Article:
Domain Specific Languages for Verified Software

Wednesday, April 27, 2016 10:30 am - 11:30 am EDT (GMT -04:00)


Dr. Damien Zufferey

Computer Science and Artificial Intelligence Laboratory, Massachusetts Institute of Technology

Invited by PROFESSOR Krzysztof Czarnecki


In this talk, I will show how we can harness the synergy between programming languages and verification methods to help programmers build reliable software, prove complex properties about them, and scale verification to industrial projects.

First, I will describe P a domain-specific language to write asynchronous event driven code.  P isolates the control-structure, or protocol, from the data-processing.  This allows us not only to generate efficient code, but also to test it using model checking techniques.  P was used to implement and verify the core of the USB device driver stack that ships with Microsoft Windows 8 and later versions. The language abstractions and verification helped building a driver which is both reliable and fast.

Then, I will introduce PSync a domain specific language for fault-tolerant distributed algorithms that simplifies the implementation of these algorithms, enables automated formal verification, and can be executed efficiently. Fault-tolerant algorithms are notoriously difficult to implement correctly, due to asynchronous communication and faults. PSync provides a high-level abstraction by viewing an asynchronous faulty system as synchronous one with an adversarial environment that simulates faults. We have implemented in PSync several important fault-tolerant distributed algorithms and we compare the implementation of consensus algorithms in PSync against implementations in other languages.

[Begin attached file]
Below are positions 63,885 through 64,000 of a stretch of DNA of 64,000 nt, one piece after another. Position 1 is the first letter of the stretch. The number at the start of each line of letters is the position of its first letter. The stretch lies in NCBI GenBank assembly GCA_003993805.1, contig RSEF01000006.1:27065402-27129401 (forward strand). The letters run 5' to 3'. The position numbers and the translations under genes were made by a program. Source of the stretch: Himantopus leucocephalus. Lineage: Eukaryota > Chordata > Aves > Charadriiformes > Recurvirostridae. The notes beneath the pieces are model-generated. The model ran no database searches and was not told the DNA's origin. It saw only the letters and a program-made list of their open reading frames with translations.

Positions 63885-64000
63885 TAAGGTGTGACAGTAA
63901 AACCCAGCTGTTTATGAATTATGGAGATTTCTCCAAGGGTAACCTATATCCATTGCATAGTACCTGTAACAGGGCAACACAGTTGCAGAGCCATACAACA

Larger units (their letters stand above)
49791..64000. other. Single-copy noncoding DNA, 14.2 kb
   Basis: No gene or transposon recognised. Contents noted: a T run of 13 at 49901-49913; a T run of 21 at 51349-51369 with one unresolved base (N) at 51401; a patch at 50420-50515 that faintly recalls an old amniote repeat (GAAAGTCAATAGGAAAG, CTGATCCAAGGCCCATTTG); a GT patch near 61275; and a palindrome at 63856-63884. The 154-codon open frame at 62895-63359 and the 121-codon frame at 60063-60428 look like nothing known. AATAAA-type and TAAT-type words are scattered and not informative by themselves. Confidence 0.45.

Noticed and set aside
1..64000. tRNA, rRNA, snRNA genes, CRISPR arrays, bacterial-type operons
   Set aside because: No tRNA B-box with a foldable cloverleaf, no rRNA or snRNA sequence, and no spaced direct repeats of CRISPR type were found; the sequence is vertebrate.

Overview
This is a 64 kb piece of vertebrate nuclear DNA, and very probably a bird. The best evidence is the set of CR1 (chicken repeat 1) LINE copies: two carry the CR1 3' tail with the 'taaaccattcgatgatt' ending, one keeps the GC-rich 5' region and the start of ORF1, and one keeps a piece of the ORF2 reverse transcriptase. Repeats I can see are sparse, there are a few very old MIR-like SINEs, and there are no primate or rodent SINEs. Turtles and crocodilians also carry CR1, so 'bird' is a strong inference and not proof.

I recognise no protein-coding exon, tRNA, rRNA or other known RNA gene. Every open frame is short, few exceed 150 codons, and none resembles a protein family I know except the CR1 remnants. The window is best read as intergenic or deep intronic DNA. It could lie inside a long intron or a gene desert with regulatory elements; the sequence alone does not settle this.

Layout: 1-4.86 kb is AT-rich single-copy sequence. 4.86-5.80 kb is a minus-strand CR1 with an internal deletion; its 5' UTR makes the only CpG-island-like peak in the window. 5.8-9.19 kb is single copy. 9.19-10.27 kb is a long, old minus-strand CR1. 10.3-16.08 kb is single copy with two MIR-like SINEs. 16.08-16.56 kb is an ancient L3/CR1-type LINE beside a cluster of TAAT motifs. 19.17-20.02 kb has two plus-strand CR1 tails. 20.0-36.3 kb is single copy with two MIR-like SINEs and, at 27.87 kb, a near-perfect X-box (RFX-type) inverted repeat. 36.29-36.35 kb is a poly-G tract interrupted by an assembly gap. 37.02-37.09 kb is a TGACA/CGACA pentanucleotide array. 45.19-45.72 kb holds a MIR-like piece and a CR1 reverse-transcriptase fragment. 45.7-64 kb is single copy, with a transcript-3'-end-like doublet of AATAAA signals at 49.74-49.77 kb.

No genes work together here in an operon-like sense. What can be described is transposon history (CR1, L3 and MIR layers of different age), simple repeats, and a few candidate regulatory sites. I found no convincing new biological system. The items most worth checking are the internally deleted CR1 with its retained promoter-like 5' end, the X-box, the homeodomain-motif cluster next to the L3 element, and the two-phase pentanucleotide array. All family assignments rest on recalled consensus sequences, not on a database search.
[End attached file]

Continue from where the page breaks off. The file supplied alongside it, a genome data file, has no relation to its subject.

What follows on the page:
Damien Zufferey is a Postdoctoral researcher in Martin Rinard's group at MIT CSAIL since October 2013. Before moving to MIT, He obtained a PhD at the Institute of Science and Technology Austria (IST Austria) under supervision of Thomas A. Henzinger in September 2013 and a Master in computer science from EPFL in 2009. He is interested in improving software reliability by developing theoretical models, building analysis tools, and giving the programmer the appropriate language constructs. He is particularly interested in the study of complex concurrent systems. His research lies at the intersection of formal methods and programming languages